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13 user 8 critic

Song of Freedom (1936)

TV-PG | | Drama, Music | 25 January 1937 (Sweden)
A black British dockworker named Johnny Zinga becomes a famous singer and learns that he is the rightful king of the African island of Casanga.

Director:

J. Elder Wills

Writers:

Claude Wallace (story "The Kingdom of Zinga"), Dorothy Holloway (story "The Kingdom of Zinga") | 3 more credits »
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Cast

Complete credited cast:
Paul Robeson ... John 'Johnny' Zinga
Elisabeth Welch Elisabeth Welch ... Ruth Zinga (as Elizabeth Welch)
Esme Percy ... Gabriel Donozetti
Robert Adams Robert Adams ... Monty
James Solomon James Solomon ... Native Leader
Tony Wane Tony Wane ... Mandingo (as Ecce Homo Toto)
Ronald Simpson Ronald Simpson ... Mr. Blane, the Pianist
George Mozart George Mozart ... Bert Puddick
Jenny Dean Jenny Dean ... Marian
Joan Fred Emney ... Nell Puddick
Bernard Ansell Bernard Ansell ... Sir James Pyrie (as Bernerd Ansell)
Johnnie Schofield Johnnie Schofield
Ambrose Manning Ambrose Manning ... Trader
Arthur Elliott Arthur Elliott ... (as Hon. Arthur Eliot)
Cornelia Smith Cornelia Smith ... Queen Zinga (as Miss C. Smith)
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Storyline

A black British dockworker named Johnny Zinga becomes a famous singer and learns that he is the rightful king of the African island of Casanga.

Plot Summary | Plot Synopsis

Taglines:

Robeson In His Most Memorable Role!-Cast of Thousands In $500,000 Epic!

Genres:

Drama | Music

Certificate:

TV-PG | See all certifications »
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Details

Country:

UK

Language:

English | Italian

Release Date:

25 January 1937 (Sweden) See more »

Also Known As:

A Canção da Liberdade See more »

Company Credits

Production Co:

Hammer Films See more »
Show more on IMDbPro »

Technical Specs

Runtime:

Sound Mix:

Mono (RCA Photophone System)

Aspect Ratio:

1.37 : 1
See full technical specs »
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Did You Know?

Trivia

The film takes place in 1700, 1750, 1800, 1838 and 1936. See more »

Quotes

John 'Johnny' Zinga: I am no stranger. I am of your race, your blood, and even more than that, I am your King.
Native Leader: Our King? You think you are a King because you come to us dressed up in white man's clothes.
Ruth Zinga: But, he brings you knowledge from the great countries over the sea. Its not for himself that he wants to be King. For all his life, his face has been turned towards this island. There's so much he wants to do for you.
Native Leader: So, we shall see what he can do for us.
See more »

Connections

Featured in That's Black Entertainment (1990) See more »

Soundtracks

The Black Emperor
Music by Eric Ansell
Lyrics by Henrik Ege
Sung by Paul Robeson
See more »

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User Reviews

 
A true original...
24 June 2010 | by MartinHaferSee all my reviews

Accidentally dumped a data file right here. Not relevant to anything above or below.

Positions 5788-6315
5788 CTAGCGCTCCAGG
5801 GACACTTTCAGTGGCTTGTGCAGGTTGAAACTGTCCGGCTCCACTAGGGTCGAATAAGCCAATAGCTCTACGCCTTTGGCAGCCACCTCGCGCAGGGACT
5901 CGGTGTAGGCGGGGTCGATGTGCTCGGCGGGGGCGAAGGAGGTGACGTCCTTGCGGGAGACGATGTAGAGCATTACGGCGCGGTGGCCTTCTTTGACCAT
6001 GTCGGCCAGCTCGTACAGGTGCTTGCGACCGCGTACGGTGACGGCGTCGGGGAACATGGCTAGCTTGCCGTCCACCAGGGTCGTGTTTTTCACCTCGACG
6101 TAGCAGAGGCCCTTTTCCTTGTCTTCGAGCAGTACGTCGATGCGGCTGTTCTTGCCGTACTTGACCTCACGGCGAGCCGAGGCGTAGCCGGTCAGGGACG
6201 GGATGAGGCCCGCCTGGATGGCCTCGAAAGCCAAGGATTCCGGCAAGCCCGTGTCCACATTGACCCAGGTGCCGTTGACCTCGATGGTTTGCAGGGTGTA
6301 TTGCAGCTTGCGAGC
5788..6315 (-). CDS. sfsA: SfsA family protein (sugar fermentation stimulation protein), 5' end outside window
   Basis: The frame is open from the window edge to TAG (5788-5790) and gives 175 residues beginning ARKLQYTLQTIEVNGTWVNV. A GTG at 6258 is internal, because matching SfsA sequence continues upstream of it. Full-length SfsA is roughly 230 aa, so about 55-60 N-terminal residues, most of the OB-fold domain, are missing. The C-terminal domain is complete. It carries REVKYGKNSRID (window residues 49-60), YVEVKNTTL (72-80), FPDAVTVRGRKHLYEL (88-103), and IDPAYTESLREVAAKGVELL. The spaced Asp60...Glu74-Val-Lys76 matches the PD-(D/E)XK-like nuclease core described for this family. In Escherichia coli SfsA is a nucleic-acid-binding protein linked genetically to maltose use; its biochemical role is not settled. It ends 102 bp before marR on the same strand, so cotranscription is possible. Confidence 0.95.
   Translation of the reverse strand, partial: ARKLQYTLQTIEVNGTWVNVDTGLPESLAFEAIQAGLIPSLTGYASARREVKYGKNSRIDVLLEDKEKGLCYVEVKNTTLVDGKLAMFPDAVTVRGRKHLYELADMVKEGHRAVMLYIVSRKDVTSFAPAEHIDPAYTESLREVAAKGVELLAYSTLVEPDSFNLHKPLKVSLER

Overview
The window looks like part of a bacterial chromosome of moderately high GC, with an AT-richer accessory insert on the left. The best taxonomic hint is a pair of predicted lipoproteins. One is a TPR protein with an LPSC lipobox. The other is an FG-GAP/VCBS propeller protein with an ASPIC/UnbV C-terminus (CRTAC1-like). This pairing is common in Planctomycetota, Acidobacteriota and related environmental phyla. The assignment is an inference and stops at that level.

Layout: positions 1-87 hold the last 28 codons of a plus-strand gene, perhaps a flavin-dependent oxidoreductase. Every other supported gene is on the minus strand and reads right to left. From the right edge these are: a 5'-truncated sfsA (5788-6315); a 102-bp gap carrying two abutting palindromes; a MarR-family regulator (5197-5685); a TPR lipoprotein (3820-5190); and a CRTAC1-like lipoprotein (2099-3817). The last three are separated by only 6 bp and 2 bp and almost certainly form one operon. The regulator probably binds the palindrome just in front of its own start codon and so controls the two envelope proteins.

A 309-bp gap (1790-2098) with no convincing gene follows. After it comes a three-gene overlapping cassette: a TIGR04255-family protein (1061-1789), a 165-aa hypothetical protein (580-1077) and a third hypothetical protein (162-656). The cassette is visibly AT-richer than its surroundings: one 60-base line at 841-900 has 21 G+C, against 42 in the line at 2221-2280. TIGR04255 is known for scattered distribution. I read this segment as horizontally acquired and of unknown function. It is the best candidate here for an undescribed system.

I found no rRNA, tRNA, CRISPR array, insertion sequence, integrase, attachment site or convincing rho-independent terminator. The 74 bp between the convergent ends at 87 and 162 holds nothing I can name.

It's sad that this sort of film simply could not have been made in Paul Robeson's home country at the time due to racism. Instead, Robeson went to the UK and made a few films--too few. I say this because he had a wonderful screen presence and his singing was gorgeous.

Robeson plays 'John Zinga'--a London dockworker descended from royalty back in Africa. Oddly, he lacks a British accent (while Robeson was a brilliant and multi-talented man, apparently a British accent was beyond him) and he has a weird sort of consciousness of his people and Africa within him. It goes far deeper than his interest in his cultural homeland--Robeson's character is fixated on the place and seems to have bits and pieces in the back of his mind about his homeland--though no one apparently ever told him about this--at least as far as he can remember. So, after becoming a huge singing star and learning more about the exact place in Africa where his forebears came from, he takes off for the place to get in touch with his roots.

The second portion of the film takes place an Zananga, Africa. There, Robeson is eventually recognized as a descendant of kings and brings culture, medicine and western civilization to these people--but it is a hard fight to get them to abandon their ineffective ways. It's nice that it's NOT a case of whites bringing this to these 'dark' people but a black man bringing this knowledge to them--making it seem a little less paternalistic. In many ways, this portion of the film seems like a call to other black men and women to return and contribute to their ancestral lands.

Overall, while the film might seem a bit old fashioned today, it really is a remarkable film in many ways. The most obvious is because of its unusual subject mater, but more important aspects should not be lost on the viewer. To have a mainstream film starring a strong and talented black man was very progressive for its day. And, seeing Robeson liked and respected by all as a person--even by his white co-workers. In many ways the film comes off as a bit overly ideal--absent is racism and in this film a good black man can achieve practically anything--a message that must have resonated in the black communities in the UK as well as back home in the States. A daring film and a great chance to see and hear an amazingly gifted man. For more on this, read his biography on IMDb--you'll see what I mean.


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